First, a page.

Addressing the Parallel Obesity and Diabetes Epidemics in our Practices

| December 1, 2019 | 0 Comments

by Craig Primack, MD, FACP, FAAP, FOMA, DABOM

Dr. Primack is Medical Bariatrician/Certified Medical Obesity Specialist/Co-medical Director, Scottsdale Weight Loss Center PLLC, in Scottsdale, Arizona, and President of the Obesity Medicine Association.

Funding: No funding was provided

Disclosures: Craig Primack is the President of the Obesity Medicine Association (OMA).

Bariatric Times. 2019;16(12):21.

The obesity epidemic continues to be America’s most pressing public health issue. More than 93.3 million Americans live with the condition,1 and the prevalence of adults with obesity in nine states — Alabama, Arkansas, Iowa, Kentucky, Louisiana, Mississippi, Missouri, North Dakota, and West Virginia — has surged over 35 percent.2 Obesity is a complex disease, and its strong association with other chronic conditions, such as Type 2 diabetes, has given rise to another growing epidemic.

Approximately 85 percent of people with diabetes are Type 2, and of these people, 90 percent are living with obesity or overweight.4 To be clear, diabetes is the nation’s seventh-leading cause of death as clinicians and care providers, we should be deeply concerned about this data and what it means for our patients, who are increasingly struggling with obesity and overweight and other chronic metabolic conditions like diabetes.5 We should take this opportunity to examine how well we are meeting the unique needs of these patients.

Treating Patients with Obesity and Diabetes

Obesity is associated with a number of chronic medical conditions, including diabetes.6 When we focus on treating the underlying condition of obesity, many of its comorbidities will improve in tandem. When we treat obesity, we can also treat diabetes in parallel.7 Just a 5-to-10-percent reduction in body fat can herald a number of positive patient outcomes, including improved insulin action, decreased fasting glucose concentrations, and, in some cases, reduced need for some diabetes medications.

There exists a range of treatments that are effective in treating obesity, and by extension, diabetes. Yet, only one-third of people with obesity have been officially diagnosed.8 Among clinicians, a lack of time is often cited as the main barrier to discussing weight with patients. But there might be something else at work here.9 Forty percent of physicians could benefit from examining their biases toward patients with obesity.10 Nearly half of clinicians do not feel comfortable adequately counseling patients about common treatment options.11

As clinicians on the frontlines of these parallel epidemics, we must challenge our assumptions and biases about patients with obesity. It is a chronic and treatable disease—not a character flaw or lifestyle choice. And, it is critical that we empower ourselves by seeking out specific training in obesity treatment, which can improve the quality of physician practice patterns of obesity care, such as weight loss counseling.12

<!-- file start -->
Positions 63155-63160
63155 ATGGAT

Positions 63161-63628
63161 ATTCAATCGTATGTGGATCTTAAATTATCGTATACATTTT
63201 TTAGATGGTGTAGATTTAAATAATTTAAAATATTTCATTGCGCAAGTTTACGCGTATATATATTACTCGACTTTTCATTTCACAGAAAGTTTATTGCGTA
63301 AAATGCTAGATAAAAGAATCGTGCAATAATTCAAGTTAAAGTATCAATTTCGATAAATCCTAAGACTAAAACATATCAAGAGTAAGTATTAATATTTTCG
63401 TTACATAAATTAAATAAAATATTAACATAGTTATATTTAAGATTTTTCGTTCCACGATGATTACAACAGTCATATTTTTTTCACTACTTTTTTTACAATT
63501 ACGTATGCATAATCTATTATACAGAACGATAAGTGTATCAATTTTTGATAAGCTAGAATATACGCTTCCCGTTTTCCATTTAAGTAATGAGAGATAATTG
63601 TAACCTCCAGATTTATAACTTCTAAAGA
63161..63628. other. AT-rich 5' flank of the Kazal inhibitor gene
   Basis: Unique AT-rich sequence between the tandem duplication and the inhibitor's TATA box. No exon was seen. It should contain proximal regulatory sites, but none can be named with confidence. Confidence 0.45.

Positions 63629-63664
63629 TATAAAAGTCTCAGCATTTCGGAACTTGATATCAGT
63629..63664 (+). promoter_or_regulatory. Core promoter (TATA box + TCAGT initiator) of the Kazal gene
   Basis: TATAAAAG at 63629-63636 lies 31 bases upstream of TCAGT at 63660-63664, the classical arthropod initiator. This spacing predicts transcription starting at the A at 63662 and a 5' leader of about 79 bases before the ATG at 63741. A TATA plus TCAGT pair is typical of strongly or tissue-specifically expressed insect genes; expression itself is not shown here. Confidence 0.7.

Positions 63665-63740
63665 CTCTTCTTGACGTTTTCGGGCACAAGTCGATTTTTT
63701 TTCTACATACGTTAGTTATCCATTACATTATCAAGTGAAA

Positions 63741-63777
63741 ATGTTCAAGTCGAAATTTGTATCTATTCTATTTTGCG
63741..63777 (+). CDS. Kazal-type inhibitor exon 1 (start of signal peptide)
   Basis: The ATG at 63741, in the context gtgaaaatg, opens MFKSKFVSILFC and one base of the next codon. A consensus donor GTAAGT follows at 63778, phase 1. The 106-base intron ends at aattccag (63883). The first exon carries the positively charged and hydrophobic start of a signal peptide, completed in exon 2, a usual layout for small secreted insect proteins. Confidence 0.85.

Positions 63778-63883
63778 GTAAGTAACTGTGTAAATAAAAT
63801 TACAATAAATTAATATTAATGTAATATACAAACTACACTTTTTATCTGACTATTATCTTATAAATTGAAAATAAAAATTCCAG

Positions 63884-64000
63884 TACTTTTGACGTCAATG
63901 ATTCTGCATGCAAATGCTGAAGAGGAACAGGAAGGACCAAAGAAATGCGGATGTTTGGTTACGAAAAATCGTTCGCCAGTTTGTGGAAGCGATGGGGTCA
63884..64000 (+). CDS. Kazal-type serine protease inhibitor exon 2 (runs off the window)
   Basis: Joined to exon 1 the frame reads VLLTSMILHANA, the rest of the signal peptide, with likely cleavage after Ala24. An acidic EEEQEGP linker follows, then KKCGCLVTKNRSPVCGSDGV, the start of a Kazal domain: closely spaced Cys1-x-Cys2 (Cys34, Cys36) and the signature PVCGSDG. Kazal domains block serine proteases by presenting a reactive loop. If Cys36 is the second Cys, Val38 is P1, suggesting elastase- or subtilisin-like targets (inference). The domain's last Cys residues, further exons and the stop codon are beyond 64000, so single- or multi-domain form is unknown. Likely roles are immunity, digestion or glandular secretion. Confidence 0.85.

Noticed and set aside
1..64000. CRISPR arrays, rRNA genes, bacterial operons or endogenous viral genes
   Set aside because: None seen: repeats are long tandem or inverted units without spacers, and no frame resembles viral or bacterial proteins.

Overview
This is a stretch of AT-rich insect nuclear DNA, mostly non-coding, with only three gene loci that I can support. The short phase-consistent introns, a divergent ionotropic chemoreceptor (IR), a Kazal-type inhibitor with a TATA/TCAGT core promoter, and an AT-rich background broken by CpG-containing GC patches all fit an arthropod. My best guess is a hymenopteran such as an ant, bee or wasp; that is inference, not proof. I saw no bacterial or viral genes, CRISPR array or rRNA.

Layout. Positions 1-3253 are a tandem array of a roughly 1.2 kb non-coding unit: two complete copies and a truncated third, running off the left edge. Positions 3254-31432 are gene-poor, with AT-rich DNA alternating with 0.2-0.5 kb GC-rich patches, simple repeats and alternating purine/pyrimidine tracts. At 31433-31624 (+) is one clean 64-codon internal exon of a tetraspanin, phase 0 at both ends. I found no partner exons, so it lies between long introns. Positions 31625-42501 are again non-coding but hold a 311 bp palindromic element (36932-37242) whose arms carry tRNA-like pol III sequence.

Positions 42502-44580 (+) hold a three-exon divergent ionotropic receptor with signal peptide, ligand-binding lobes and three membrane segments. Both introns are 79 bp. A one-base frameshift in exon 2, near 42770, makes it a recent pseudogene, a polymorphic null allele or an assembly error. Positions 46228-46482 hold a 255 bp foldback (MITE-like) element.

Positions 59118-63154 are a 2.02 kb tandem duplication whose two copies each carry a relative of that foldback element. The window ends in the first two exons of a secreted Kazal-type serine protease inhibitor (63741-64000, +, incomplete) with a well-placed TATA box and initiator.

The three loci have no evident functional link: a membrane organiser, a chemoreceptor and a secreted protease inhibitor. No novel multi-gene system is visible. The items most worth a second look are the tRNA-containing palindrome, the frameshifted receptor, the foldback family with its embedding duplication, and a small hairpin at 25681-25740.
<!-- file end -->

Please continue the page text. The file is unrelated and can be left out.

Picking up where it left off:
Key Resources for Clinicians on Obesity and Diabetes

Clinicians can come into their practices better prepared to counsel their most vulnerable patients on the most effective treatment options by seeking out continuing education focused on treating obesity—the underlying cause of many associated comorbidities.13

Early Detection and Management of Insulin Resistance

Presented by Lydia Alexander, MD, FOMA, DABOM. This continuing education (CE)/continuing medical education (CME) track teaches clinicians how to recognize the manifestations of insulin resistance in patient history, physical examination, laboratory, and other testing.14 Additional course material includes key interventions for treating and managing patients with insulin resistance and the role of obesity in the pathophysiology of insulin resistance.

An Obesity Medicine Approach to Managing Diabetes and Weight-Related Complications

Presented by Jeff Sicat, MD, FACE, FOMA, DABOM. Clinicians will learn how treating obesity can have a major effect on diseases associated with obesity in this CE/CME track.15 The course will also cover the impact of weight loss on patients with diabetes and identify medications that might cause weight gain or impede weight loss in patients with obesity.

It is crucial that we take this opportunity to empower ourselves as clinicians with knowledge and resources so that we can better meet the unique needs of our patients struggling with these chronic, treatable conditions. Together, we can play a primary role in stemming the parallel epidemics of obesity and diabetes.


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  5. Statistics about Diabetes. Accessed 18 November 2019.
  6. Pantalone KM, Hobbs TM, Chagin KM, et al. Prevalence and recognition of obesity and its associated comorbidities: cross-sectional analysis of electronic health record data from a large US integrated health system. BMJ Open. 2017;7(11):e017583.
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  12. Jay M, Schlair S, Caldwell R, et al. From the patient’s perspective: the impact of training on resident physician’s obesity counseling. J Gen Intern Med. 2010;25(5):415–422.
  13. Khaodhiar L, McCowen KC, Blackburn GL. Obesity and its comorbid conditions. Clin Cornerstone. 1999;2(3):17–31.
  14. Early Detection and Management of Insulin resistance. Obesity Medicine Association. Accessed 18 November 2019.
  15. An Obesity Medicine Approach to Managing Diabetes and Weight-related Complications. Obesity Medicine Association. Accessed 18 November 2019.

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Category: Medical Methods in Obesity Treatment, Past Articles

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